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September 21, 2009

Comments

Matt Lombard

Evan,

I have taken to coloring sarcastic text purple on my blog. I feel that it still allows me to convey irony, farce, lampoon and be sure that the audience has a way to know that it's really sarcasm and not simply bad taste. Sarcasm in raw print rarely works unless your name is Mark Twain.

Jon Banquer

Whatever it takes to bring more attention to the dead end that history based modeling truly is so be it.

Whatever it takes to get companies to toss their history based CAD solutions in the trash and replace them with direct modeling solutions so be it.

It's a war. Lets call it what it is and not expect those on either side to play "nice".

Jon Banquer
San Diego, CA
http://jonbanquer.wordpress.com/

Evan Yares

Considering that Roopinder was writing about a post I wrote on my blog, I should respond.

The post that Roopinder referenced was an attempt to show two things: That disagreement between bloggers is not a bad thing, in that it gives a basis for discussion, and, that there is always a story behind the story.

I discussed blogger Deelip Menezes' remarks on "dynamic push-pull direct modeling," and pointed out that, rather than being invented just in the last few years, it has been around for 14 years. (To be fair, it depends on how you define your terms. I was using a broader definition than Deelip was.)

In the post, I made some farcical jabs at Deelip. For example, after describing some preexisting technology, I wrote "Did you hear that Deelip? You're Wrong!!!"

I tried to make it really obvious that those jabs were satire -- having just written that disagreement "gives a basis for discussion. And, if it entertains the world--that's OK." I had also said of Deelip, "[h]e's an enthusiastic developer of CAD utility software, who has an interesting, and occasionally fresh, perspective on things."

At the time I wrote the post, I thought it was obvious that I was lampooning the notion of what Roopinder calls "bloggers go[ing] to war."

Given this thread, it appears that it wasn't obvious at all.

To the extent that anyone thought that I was denigrating Deelip, I owe him an apology. I want to make it clear that he has my respect.

I'll do my best to be less obscure in the future.

twitter.com/burhop

I do think there is a difference from being shocking or confrontational and taking a stand.

I went to a SM conference where a "take a stand" post was suggested as something good to do every few posts. I saw another analogy where blogging is like eating - sometimes you want a spicy meal.

So, while I'm not interested in some blogger's rant, a blogger that takes a stand to stimulate a healthy debate is a good thing.

Matt Lombard

Attacks that call out individuals indicate that the writer has opinions and emotions that they believe in. Some readers prefer this to the usually cold and bloodless things you tend to read from the pro press.

Some people call mentioning a name as a "personal" attack, but to me a personal attack means that it has nothing to do with ones professional life. It's the difference between "Billy-Bob's policy amounts to money-grubbing disrespect for customers" and "Jethro's mother wears combat boots".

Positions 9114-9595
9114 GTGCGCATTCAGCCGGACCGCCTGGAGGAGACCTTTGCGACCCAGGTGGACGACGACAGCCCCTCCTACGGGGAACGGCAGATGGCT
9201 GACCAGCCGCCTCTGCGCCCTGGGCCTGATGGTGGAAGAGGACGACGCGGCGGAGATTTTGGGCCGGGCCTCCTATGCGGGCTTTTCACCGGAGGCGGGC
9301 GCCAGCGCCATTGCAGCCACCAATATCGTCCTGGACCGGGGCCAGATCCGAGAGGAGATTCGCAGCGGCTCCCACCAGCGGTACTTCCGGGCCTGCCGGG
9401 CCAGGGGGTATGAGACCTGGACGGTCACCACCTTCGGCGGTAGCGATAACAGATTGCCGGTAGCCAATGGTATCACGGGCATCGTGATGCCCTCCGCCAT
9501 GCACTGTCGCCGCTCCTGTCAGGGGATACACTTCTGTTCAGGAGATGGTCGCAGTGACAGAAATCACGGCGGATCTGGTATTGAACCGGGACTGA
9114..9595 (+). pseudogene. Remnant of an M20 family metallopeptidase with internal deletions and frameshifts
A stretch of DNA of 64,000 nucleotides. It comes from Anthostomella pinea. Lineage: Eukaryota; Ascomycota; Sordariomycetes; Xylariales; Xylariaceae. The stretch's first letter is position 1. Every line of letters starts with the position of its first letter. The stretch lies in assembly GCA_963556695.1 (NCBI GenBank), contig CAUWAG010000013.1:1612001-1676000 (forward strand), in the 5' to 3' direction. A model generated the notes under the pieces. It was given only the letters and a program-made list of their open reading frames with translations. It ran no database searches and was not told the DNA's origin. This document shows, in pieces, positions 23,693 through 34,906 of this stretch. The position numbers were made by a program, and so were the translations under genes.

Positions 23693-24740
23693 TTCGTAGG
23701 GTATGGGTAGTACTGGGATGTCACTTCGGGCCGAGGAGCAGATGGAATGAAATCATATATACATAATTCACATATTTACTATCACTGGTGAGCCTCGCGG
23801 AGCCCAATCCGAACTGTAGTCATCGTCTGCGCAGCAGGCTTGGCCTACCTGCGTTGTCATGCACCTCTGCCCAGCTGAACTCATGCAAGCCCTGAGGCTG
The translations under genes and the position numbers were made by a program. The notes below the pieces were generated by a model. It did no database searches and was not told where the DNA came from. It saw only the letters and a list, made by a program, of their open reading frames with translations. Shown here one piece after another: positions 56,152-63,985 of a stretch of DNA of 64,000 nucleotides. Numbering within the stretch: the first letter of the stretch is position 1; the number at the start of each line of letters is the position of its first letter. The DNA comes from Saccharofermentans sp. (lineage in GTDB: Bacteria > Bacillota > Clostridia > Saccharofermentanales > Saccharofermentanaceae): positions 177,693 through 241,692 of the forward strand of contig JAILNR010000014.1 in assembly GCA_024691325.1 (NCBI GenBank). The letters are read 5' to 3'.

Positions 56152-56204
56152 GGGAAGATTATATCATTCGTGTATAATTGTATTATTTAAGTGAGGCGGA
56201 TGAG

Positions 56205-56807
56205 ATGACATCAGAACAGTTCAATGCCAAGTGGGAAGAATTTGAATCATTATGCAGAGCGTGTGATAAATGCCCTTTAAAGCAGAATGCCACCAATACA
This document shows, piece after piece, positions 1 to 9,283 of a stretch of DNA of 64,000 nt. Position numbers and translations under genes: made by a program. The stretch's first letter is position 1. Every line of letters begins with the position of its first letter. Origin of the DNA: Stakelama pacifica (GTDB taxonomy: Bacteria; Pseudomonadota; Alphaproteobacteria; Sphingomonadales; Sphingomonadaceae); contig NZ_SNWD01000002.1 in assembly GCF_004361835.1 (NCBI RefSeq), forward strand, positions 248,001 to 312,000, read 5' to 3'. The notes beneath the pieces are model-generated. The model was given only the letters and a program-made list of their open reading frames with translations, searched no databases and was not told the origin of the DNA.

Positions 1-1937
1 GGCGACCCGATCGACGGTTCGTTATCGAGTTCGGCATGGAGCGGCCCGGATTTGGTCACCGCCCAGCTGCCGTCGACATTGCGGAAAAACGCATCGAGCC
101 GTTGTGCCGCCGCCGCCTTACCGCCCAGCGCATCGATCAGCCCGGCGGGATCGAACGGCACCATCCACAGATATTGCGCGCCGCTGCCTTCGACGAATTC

Still, you can take even the professional calling-out too far. Sometimes it serves a purpose (such as to call attention to a very bad policy) and sometimes its just serves to make someone feel bigger, or smaller as the case may be.

To me, the further the writer is from Big CAD Money, the more credible they are. Those close to the money have a vested interest in promoting particular points of view. From there it's just a case of quality of content, or how close the writer comes to pressing my buttons.

Blogger or not, there are still standards when it comes to public use of language, whether you are a professional writer, engineer or designer. The article you mention made an avoidable use of language that may not ever be appropriate in professional writing.

Jonathan Yeandle

Hello Roopinder,

I share your discomfort. The range, from fact to fiction to profanity, often in the same article merely removes any value for me.

Blanking out a few letters of an offensive word does nothing to hide the offense.

Nope! not interested.

The personal attacks aspect is difficult but it's purpose is usually transparent. Some are obviously a reaction to some previous hurtful comment whilst others appear more sinister. I guess it's going to happen.

Hello Paul,

I agree that the whole Licensing thing is going to become critical. I think it will need to be delved into by a brave individual with no monetary link to the business. Maybe that's why it's not happening? It will make good reading if it does happen.

Kind regards,
Jonathan

R. Paul Waddington

"Maybe I should publish beach photos of CAD celebrities who have fallen off their diet, who got really drunk at the last conference, who is getting a divorce. There's no shortage..."

Roopinda these topics hold very little interest for me but the one area the CAD press, of all ilks, is still avoiding are the areas involving licencing.

Licencing remains an area of considerable concern. As much as users want to hide from any real discussion on this topic the reality is it is going to become more critical and should be aired - who better than the press in all its forms.

Well researched and written articles on licencing will SHOCK and therefore may also sell.

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